WEIGHING IN – If the NCAA Division I men’s basketball tournament comes back to Albany this decade, we may all have Krause’s chocolates to thank.
That’s because ahead of Sunday’s second-round games, MVP Arena General Manager Bob Belber brought candy from the famed chocolate shop on Central Avenue in Albany to thank some of the NCAA representatives who were in town this weekend.
A couple hours before the tip of UConn vs. St. Mary’s, Belber said he had just talked to Ron English, director of Men’s Basketball Championships at the NCAA, who told him the chocolates were a big hit.
“We shook hands, and he says, ‘Bob, I gotta tell you, those candies are the best chocolates I’ve ever had. I’ve already had four or five pieces,’” Belber told me Sunday.
How’s that for sweetening the deal?
Hokey as it may seem, that’s the kind of small touch that could make a big difference as Albany – and the greater Capital Region – puts in a bid this fall to host the NCAA men’s tournament sometime between 2027 and 2030. (Sites are already selected through 2026, but, thankfully, our area will get another round of excitement next year when the women’s tournament rolls into town.)
With capacity crowds energizing MVP Arena all weekend, our area proved that two decades after hosting the men’s Regional Round in 2003, we’re in an even better position to host an event such as March Madness. So on top of the big pieces already in place, including that we now have some of the infrastructure we lacked in 2003, such as renovated or new hotels, perhaps the smaller touches will be what stick with the NCAA tournament committee members as they consider whether the Capital Region will host another men’s tournament in the near-ish future.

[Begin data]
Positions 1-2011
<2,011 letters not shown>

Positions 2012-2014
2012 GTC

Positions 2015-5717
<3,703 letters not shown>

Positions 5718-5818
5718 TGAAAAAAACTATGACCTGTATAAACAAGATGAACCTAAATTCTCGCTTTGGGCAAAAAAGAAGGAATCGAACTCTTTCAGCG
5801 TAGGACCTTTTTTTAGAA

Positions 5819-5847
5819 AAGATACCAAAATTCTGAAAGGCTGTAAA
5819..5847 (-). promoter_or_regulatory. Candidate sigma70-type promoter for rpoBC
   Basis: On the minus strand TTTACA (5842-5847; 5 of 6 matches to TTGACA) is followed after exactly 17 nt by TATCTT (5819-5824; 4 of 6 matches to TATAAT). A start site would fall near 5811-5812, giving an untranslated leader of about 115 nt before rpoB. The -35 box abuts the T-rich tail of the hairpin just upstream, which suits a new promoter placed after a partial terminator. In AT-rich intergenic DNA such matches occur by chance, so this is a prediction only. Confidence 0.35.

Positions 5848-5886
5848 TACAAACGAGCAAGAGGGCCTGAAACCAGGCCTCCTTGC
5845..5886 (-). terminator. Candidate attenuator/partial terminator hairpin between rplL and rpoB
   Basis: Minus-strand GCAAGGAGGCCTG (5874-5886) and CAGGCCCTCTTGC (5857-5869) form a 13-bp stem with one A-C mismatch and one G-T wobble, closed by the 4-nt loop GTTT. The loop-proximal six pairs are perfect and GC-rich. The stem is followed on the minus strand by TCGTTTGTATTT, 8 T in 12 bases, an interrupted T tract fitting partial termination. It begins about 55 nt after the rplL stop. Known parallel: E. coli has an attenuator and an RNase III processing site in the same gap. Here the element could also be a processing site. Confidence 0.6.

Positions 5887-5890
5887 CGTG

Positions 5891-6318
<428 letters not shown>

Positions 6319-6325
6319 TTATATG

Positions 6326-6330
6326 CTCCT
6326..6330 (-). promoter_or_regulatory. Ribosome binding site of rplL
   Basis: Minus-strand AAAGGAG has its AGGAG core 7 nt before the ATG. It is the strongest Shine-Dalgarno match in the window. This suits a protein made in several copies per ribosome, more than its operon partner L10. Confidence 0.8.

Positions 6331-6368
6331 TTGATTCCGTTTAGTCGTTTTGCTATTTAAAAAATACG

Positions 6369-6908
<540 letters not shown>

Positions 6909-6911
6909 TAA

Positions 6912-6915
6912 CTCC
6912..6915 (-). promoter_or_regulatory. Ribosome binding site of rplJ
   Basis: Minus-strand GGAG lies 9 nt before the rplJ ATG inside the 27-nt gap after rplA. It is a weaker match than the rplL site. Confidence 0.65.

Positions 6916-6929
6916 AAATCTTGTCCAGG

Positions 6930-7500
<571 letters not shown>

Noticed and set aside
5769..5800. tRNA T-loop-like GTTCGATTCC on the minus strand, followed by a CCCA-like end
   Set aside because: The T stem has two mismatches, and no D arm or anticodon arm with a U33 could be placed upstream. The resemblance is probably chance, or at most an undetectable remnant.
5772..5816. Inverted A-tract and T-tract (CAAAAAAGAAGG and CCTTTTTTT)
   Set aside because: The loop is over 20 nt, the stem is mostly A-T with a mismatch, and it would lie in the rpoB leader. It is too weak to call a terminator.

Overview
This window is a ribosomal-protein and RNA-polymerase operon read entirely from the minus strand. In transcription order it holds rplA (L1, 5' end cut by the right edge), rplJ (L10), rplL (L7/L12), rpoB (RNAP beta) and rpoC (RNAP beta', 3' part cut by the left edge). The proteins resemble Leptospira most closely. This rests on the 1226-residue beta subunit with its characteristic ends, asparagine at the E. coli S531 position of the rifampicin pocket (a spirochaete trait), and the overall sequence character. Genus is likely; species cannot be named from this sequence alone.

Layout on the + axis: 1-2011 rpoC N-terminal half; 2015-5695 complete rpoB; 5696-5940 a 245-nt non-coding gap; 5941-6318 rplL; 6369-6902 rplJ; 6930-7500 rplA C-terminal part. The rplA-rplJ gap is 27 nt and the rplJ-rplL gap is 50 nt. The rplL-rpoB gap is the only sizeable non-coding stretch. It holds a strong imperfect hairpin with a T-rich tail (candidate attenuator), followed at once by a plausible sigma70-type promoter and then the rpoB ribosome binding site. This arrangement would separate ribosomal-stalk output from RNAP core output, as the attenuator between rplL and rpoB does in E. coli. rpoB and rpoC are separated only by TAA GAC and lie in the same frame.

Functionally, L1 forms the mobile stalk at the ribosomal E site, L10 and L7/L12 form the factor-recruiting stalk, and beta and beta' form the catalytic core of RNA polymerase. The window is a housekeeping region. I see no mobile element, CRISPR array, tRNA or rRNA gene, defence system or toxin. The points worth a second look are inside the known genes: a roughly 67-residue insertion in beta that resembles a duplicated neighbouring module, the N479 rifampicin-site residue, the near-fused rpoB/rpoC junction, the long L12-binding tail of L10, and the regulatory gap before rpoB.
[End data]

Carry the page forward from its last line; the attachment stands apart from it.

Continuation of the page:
Given the estimated $9 million to $11 million economic impact brought by the tournament, not to mention the general buzz rebounding around our region all week, it’d be a shame if we had to wait another 20 years for the men’s tournament to come back to Albany, especially after the tournament’s scheduled return in 2020 was delayed as a result of the pandemic.
“Arguably, it could be considered the biggest event to play your building, possibly not just for the year, but for a stretch of years,” said Belber on a week when “The Boss” himself, Bruce Springsteen, had been set to play the arena before needing to postpone the show until September. “Nothing puts Albany on the map like NCAA championship events.”
Belber believes the small things are often what matter most, whether it’s the phone chargers at players’ lockers, or the MVP Arena staff’s hospitality.
Truly, I think these details represent an X-factor distinguishing our region from other bidders. The people who live here are at once the down-to-earth sort who aren’t going to unnecessarily upsell or wine and dine, but we understand the value of small gestures. We’re also professionals of all kinds with critical expertise in everything from security to policy to technology.
In addition, we’re genuinely appreciative when major events such as March Madness come to our backyard, considering bigger hubs like Boston and New York City are so close. Fans demonstrated this appreciation all weekend by showing up in full force to the early game on Friday afternoon, and keeping the enthusiasm up through late games both nights.
“We enjoyed having you,” Kurtis Breed, marketing director at The City Beer Hall, which is little more than a 3-point shot from MVP Arena, said he’d tell NCAA representatives in an appeal to bring the tournament back. “We had great guests, we created a great experience downtown. Obviously, with all the hotels right next door, it’s a perfect fit for downtown.”
When NCAA reps consider potential tournament sites, they look at everything. They walk all parts of the arena, they travel the city streets, they drive around the community.